In a scene from the iconic Aussie film The Castle, if something is precious or highly valued by the protagonist Darryl Kerrigan it goes “straight to the pool room”. That said, I’m not sure even Darryl has a room that is worthy of the latest achievement of Working Dog, the production company behind The Castle.
Their latest TV creation “Thank God You’re Here” (TYGH) has just taken the honour of being the first Australian TV format to be taken up by a US Network, according to Crikey’s Glenn Dyer. The US version of TGYH aired on NBC in America the other day to 8.3 million people, which according to Dyer is only an “OK” result. Given the trend of TV importation flows the other way ad nauseum, here at the Lightbulb we’re certainly impressed.
Success isn’t new to the team behind Working Dog. Their long list of achievements stretches from iconic films such as The Dish, travel satire books like “Phaic Tan” and various TV successes, the latest of which has just gone global.
Thank God You’re Here (or TGYH) is co-produced by Fremantle Media and was a runaway success in Australia, regularly taking top spot in its timeslot and even grabbing the second-most watched program on Channel 10 in 2006. Its brilliant simplicity and universal appeal made it an ideal candidate for licensing the format to other territories. Case in point – the star of the first US TGYH show, Jason Alexander (AKA George from Seinfeld), reportedly asked to be involved with the US series after he saw an episode of the Australian series on a Qantas flight.
Call me biased, but they’ve got nothing on Tony Martin’s Swat Team Leader.
But all opinions aside, from a legal viewpoint there are two issues worth focusing on. One of them is the protection of TV formats. The other is licensing. Both are key to achieving the success as Working Dog has.
The law most relevant to protecting a TV format is the law of copyright. Fundamental to understanding how this works is the two primary principles of copyright law: firstly, copyright only protects that which is original, and secondly copyright does not protect ideas, but rather the expression of those ideas in material form.
Accordingly, the crux of ensuring maximum protection in a TV format lies in both the originality of the format, and the detailed codification of that format concept through scripts, overviews, specifications, descriptions or other appropriate means.
There can be big, big dollars in TV licensing. In terms of straight broadcasting rights, the reported license fees for the reality TV show “The Osbournes” were approximately USD$15 million.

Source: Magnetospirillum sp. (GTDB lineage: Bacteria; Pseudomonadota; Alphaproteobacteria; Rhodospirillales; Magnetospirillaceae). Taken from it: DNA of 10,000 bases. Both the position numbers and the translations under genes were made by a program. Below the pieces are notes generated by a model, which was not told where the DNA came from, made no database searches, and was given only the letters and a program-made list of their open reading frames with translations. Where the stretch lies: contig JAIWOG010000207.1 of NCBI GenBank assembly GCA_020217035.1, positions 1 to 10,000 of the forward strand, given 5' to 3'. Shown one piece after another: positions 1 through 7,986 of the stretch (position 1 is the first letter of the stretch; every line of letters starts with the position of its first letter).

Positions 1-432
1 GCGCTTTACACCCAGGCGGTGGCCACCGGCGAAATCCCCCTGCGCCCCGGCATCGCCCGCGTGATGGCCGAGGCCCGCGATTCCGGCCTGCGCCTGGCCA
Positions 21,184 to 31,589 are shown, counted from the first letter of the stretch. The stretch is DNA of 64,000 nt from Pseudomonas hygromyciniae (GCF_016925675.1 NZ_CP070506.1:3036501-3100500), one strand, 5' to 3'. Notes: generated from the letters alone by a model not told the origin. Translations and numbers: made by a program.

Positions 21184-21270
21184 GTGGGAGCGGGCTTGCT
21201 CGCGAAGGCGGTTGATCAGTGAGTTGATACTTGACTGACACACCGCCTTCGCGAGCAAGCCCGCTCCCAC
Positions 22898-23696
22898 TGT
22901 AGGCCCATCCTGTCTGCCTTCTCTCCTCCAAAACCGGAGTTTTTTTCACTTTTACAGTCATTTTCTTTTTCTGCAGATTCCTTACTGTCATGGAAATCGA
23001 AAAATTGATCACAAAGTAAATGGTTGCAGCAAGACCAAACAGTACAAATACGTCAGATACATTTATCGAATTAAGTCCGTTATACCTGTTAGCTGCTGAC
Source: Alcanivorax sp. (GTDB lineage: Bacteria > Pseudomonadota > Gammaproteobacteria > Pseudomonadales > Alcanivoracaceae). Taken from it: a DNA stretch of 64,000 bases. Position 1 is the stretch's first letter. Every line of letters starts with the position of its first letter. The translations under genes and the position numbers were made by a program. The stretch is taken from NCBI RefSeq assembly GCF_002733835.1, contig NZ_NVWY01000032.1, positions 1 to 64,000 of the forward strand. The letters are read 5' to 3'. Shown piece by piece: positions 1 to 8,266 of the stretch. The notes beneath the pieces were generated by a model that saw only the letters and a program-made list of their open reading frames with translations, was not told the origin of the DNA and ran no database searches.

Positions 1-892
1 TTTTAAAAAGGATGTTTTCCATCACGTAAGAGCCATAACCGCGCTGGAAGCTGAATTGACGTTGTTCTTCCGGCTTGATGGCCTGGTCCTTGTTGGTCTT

Of course, licensing a TV format (as opposed to broadcast rights) for others to reproduce your program is even more complicated. A recent article of ours, Seven Deadly Sins in Licensing, highlights some important mistakes that can often be made when entering into and managing licensing agreements and relationships.
There are many ways a lawyer can assist you to successfully commercialise a TV format concept. These include:
- Review of your format concept from a legal perspective to advise on its originality and the likely extent of copyright protection.
- Advising on record keeping and other ways to demonstrate independent authorship.
- Preparation of contracts with creatives who develop the format, eg screenwriters, signature melody composer, screen credits designers, stage set designer, lighting designer and photographers.
- Assisting you to prepare a Format Bible or formal proposal setting out the concept in such a way to maximise protection.
- Preparing confidentiality agreements to ensure collaborators and others are held to strict obligations of confidence, preserving the originality of your idea.
- Advising you on the use of trade marks to add a further layer of protection to your format’s name, logo or other key elements.
- Assisting you in negotiation of a licence arrangement, and other ancillary contractual relationships.
- Preparation of licensing contracts, customised to your specific circumstances.
To paraphrase The Castle’s Darryl again, you might say that effectively licensing a TV format is 60% format protection, 45% licensing know-how, and the rest is just good luck. Call us to discuss your needs today.
Further reading on entertainment law, IPTV and television broadcasting:
- Copyright traps for television formats
- Barry Diller on media and corporate governance
- Viacom to YouTube: “I want my MTV” and YouTube’s IP revenue sharing model
- SMS revenue models and e-marketing legal compliance
- Content licensing for mobile commerce
- Learn to love P2P filesharing
- The Long Tail versus the Hit Industry Typology